Did you receive your first feedback from the market regarding the new Matrix 4 SPM controller?
The first reactions at the launch event at the DPG meeting were very encouraging. We are also proud to say that first Matrix 4 SPM controllers will soon be delivered to a third generation LT STM as well to a Fermi DryCoolTM customer. We are convinced that these combinations are the best possible solution in the market today.
Thanks for your insights. We are very excited about the collaboration and look forward to seeing many groundbreaking publications based on the new Matrix 4 SPM controllers out there soon.
Customer Interview: Craig Prater and Dean Dawson, Anasys Instruments
Hello Craig, could you tell us how Anasys Instruments started and how it's developed over the past few years?
Anasys Instruments was founded in 2005 with the vision of providing instrumentation for the characterization of material properties at the nanoscale. Our first products were based on nanoscale thermal analysis, i.e. measuring thermal properties of materials with nanometer level spatial resolution. In subsequent years, we pioneered new techniques for performing chemical analysis at the nanoscale with a novel combination of atomic force microscopy and infrared spectroscopy. We have also developed techniques and instruments that provide nanoscale mechanical spectroscopy and nanoscale optical measurements. Together these capabilities provide the ability to perform extensive correlative measurements of sample morphology, chemical, optical mechanical and thermal properties.
You first encountered Zurich Instruments back in 2011 and started using our lock-ins a couple of years later. What were the features that made you choose, initially, the HF2LI and how did they help with the development of your technology and products?
I first encountered Zurich products shortly after purchasing a legacy lock-in from another company. I was immediately filled with buyer's remorse [laughs] because it was clear that the Zurich Instruments lock-in could do so much more than the legacy lock-ins I was familiar with. I was especially taken by how flexible the Zurich Instruments products were. I loved that I could easily reconfigure the lock-in to perform different measurements based on my needs. We used Zurich Instruments lock-ins extensively in our development and prototyping to test new ideas.
When you made the decision to incorporate the MFLI into the nanoIR2-s, one of the key issues was the integration of the instrument into your own software. How do you think this went and how would you assess the support that you had from Zurich Instruments during the process?
We love the Zurich Instruments software interface. Anasys Instruments has completely integrated the Zurich core functionality into our own software so that our users can select any lock-in data channel whether it's to perform imaging, spectroscopy, etc. Zurich Instruments has been superb in providing integration support and training when we needed help. We have worked with many, many third party software interfaces and we have found LabOne to be the one we like the best. It is powerful, flexible, stable and very well supported.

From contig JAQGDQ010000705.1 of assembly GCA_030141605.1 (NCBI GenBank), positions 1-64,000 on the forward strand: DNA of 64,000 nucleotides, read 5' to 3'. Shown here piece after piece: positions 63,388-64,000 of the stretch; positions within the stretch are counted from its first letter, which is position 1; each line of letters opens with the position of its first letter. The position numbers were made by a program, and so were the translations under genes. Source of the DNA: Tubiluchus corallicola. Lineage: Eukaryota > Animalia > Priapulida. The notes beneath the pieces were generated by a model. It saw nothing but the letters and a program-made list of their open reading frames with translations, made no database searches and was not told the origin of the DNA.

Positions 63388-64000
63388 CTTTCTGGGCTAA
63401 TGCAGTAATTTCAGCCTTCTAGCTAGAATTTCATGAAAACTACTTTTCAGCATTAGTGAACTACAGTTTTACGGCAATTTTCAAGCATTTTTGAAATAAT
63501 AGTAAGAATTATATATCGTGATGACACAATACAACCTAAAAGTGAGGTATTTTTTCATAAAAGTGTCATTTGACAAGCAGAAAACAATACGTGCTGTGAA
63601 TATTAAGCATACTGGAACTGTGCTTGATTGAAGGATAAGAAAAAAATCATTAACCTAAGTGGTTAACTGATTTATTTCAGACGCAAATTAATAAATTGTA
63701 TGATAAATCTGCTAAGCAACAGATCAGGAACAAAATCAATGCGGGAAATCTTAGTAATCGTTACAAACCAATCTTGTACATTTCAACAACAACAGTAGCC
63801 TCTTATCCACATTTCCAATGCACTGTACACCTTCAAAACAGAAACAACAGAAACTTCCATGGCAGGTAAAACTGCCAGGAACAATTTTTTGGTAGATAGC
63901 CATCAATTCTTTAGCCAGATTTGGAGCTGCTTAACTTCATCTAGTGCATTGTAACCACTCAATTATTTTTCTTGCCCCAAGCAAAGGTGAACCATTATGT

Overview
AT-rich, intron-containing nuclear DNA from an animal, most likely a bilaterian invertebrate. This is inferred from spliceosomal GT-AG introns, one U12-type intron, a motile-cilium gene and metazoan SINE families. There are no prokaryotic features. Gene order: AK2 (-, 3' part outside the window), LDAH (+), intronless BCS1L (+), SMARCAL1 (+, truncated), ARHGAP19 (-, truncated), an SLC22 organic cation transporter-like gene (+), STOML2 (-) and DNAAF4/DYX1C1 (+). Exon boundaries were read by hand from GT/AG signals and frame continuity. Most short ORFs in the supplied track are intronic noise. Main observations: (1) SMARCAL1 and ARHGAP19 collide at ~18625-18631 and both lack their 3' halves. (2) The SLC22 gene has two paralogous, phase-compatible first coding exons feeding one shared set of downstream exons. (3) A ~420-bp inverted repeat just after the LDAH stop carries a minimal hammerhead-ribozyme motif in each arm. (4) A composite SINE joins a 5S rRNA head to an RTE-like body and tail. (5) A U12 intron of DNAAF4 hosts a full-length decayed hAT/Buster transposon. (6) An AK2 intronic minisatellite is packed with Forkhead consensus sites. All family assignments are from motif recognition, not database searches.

Dean, how is the Tapping AFM-IR™ capability being received in the marketplace?
Our nanoIR™ technology breaks the optical diffraction limit with its patent pending photothermal AFM-IR technique and has already seen strong adoption with academic researchers and industrial users. Anasys' new Tapping AFM-IR™ has enabled us to dramatically improve the capabilities for nanoscale IR spectroscopy achieving, for the first time, 10nm spatial resolution for chemical imaging. The new mode also enables nanoIR™ products to be used on a broader range of materials and opens up many new applications areas such as adhesives, rubber compounds and many other soft matter materials. We have seen a surge of interest from researchers and industrial users interested in this new level of chemical imaging resolution.
Part of the appeal of the AFM-IR technology is that it can be added to your instruments that are already out there in the field. That very much matches Zurich Instruments' approach to offering products that can be adapted to a user's ongoing needs.
We have already delivered Tapping AFM-IR™ to a number of our existing customers. Using the Zurich Instruments products has enabled a modular approach to upgradeability and for the upgrade to be undertaken quickly and easily in the field. Updating our customer installed Zurich Instruments modules in the field was also fast and easy. This has resulted in our customers quickly adopting the new capabilities to help support new scientific research or, for our industrial customers, solve more sophisticated problems.
So what can we expect from Anasys Instruments in the rest of 2017 and going into next year?
We continue to launch exciting new product capabilities for our nanoIR™ spectroscopy products that extend our performance leadership, measurement speed, imaging resolution and broadband spectroscopy. We are excited to have Zurich Instruments as our partner in this endeavor.
Thanks for speaking to us. We look forward to working together on your future developments.
Tips & Tricks I: AFM Tip Protection and Fast Auto-Approach
Speeding up processing and increasing uptime are key requirements for the successful use of Atomic Force Microscopy (AFM), in both scientific and non-academic environments. Romain Stomp's latest blog post helps all MFLI users to implement AFM Tip Protection and Fast Auto-Approach enabled by the new Threshold Unit included with every instrument. It provides one safety mechanism as the tip moves towards the surface and another one protecting the tip during active scanning. As a result, measurements can be set up with more confidence, more quickly and your work will not be delayed by replacing broken tips broken by unexpectedly rough or contaminated surfaces.